6/13/2013 10:00 A.M. ET
Brantley seeks advice from former big leaguer dad
Left-handed batter's attempts at switch-hitting not met with approval
By Jordan Bastian / MLB.com
CLEVELAND -- There was a time years ago when a young Michael Brantley contemplated becoming a switch-hitter. With his dad watching, Brantley moved to the other side of the plate and tried his hand at batting from the right side.
"It was the ugliest swing I'd seen in a long time," Mickey Brantley said with a laugh. "I told him to stay lefty."
The Indians might want to send the elder Brantley a thank you card this Father's Day.
These days, Michael Brantley sports a smooth left-handed swing as Cleveland's starting left fielder. Over the past few years, the outfielder has developed into a steady hitter capable of handling any spot in the lineup. Brantley is quick to credit his dad -- a former big league player and coach -- for the lessons learned throughout his youth.
Having a former player for a father had its advantages for Brantley when he was beginning his own life in baseball. Mickey Brantley's influence did not stop when Michael entered the professional ranks though. They still talk frequently, whether through text messages or phone calls, and Mickey still offers advice when he spots a flaw in his son's swing or approach at the plate.
Michael Brantley appreciates any feedback his dad has to offer.
"He's always been there for me. He's always been in my corner," Brantley said. "It's a valuable asset that I have and am lucky to use. We talk almost every day. He'll text me, whether it's a good day or a bad day. Maybe it's, 'Hey, call me after the game. I've got something for you.' Just little things. I feel like he knows my swing best.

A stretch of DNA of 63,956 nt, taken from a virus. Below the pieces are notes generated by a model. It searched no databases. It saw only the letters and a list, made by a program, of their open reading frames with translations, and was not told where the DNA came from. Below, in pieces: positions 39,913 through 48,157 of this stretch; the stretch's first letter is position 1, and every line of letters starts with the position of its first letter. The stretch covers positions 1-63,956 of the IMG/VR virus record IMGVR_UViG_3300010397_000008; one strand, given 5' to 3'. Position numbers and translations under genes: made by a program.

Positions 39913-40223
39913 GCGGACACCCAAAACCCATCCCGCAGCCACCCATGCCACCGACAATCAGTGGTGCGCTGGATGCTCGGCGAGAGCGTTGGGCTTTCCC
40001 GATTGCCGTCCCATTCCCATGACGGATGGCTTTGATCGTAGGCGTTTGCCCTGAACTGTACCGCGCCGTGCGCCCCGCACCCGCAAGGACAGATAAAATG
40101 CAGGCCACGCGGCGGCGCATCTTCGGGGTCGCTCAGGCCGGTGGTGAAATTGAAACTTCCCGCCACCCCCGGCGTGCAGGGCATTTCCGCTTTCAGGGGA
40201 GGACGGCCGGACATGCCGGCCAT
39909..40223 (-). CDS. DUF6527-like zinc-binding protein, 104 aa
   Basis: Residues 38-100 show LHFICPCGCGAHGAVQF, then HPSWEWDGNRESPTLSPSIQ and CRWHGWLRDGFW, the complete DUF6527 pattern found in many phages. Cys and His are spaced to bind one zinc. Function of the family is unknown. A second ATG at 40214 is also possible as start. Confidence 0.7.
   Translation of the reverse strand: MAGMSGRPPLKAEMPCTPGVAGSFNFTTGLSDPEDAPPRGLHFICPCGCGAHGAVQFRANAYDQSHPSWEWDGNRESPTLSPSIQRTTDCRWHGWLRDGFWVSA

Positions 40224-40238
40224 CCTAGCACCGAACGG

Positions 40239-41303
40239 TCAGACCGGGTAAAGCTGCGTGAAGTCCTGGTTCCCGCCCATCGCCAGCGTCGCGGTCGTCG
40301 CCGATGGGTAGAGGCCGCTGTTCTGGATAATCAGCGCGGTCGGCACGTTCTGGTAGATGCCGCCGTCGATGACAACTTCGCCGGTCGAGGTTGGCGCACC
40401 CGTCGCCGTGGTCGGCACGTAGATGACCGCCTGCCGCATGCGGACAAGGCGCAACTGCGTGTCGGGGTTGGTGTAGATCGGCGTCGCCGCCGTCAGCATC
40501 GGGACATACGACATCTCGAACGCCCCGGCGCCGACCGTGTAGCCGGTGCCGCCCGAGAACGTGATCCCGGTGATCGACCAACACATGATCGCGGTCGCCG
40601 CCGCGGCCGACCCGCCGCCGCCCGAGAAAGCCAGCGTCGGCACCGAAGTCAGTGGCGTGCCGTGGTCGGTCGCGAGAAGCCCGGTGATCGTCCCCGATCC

"We've been working on this swing for 26 years. He's seen it for 26 years. Any little adjustments that I need to make or anything he suggests, I have to try it."
A parent weighing in does not always go over well in a Major League environment.
With the Brantleys, however, the Indians do not mind the extra input. Cleveland manager Terry Francona said that Mickey Brantley's advice has never interfered with the work Indians hitting coach Ty Van Burkleo is doing with the younger Brantley. If anything, Brantley's dad provides his son with suggestions that Van Burkleo can take into consideration.
"His dad has been a big influence on him," Francona said. "I mean that in the good way, because that's not always the case. But he looks up to his dad a lot for guidance. I think there's a real comfort zone there. [Michael Brantley] pulls it off in a way where he incorporates it with Ty. We've all seen those instances where [a parent offering advice] is not good."
It helps that Mickey Brantley has a big league resume.
The 51-year-old Mickey Brantley -- whose given name is Michael Brantley Sr. -- played 10 professional seasons, including spending parts of four campaigns with the Mariners from 1986-89. Junior was born in 1987, when Mickey hit .302 with 14 home runs and 54 RBIs in 92 games for Seattle. After his playing career ended, Mickey Brantley had various coaching jobs, including serving as the hitting coach for the Blue Jays during the 2005-07 seasons.
Michael Brantley did not inherit his dad's power, but he does now boast the family-record for RBIs in one season (60 last season for Cleveland). Over the 2010-12 seasons, Michael also improved each year in batting average, on-base percentage and slugging percentage as he grew into an everyday player for the Tribe. Through 61 games this season, he was hitting .286 with two homers, eight doubles and 26 RBIs for the Indians.
Francona has already used Brantley in all nine lineup spots.
"He's a pleasure, man," Francona said. "You can hit him eighth one day, hit him cleanup one day, hit him seventh one day. He just goes out, gets a couple hits and plays a good left field. You just kind of wind him up and let him go."
Mickey Brantley never wanted his son to feel forced into playing baseball, but that was never an issue for Michael, who tried a variety of sports through his youth.
"He loved baseball," Mickey Brantley said. "He loved any sport, pretty much. Baseball, golf, soccer, basketball, football -- the whole nine yards. He was a good athlete. Anything he chose to do, I was there for him and supportive."
Well, almost anything.
"I tried switch-hitting, but he stopped me," Michael Brantley said. "He told me my right-handed swing was so ugly that I had no chance."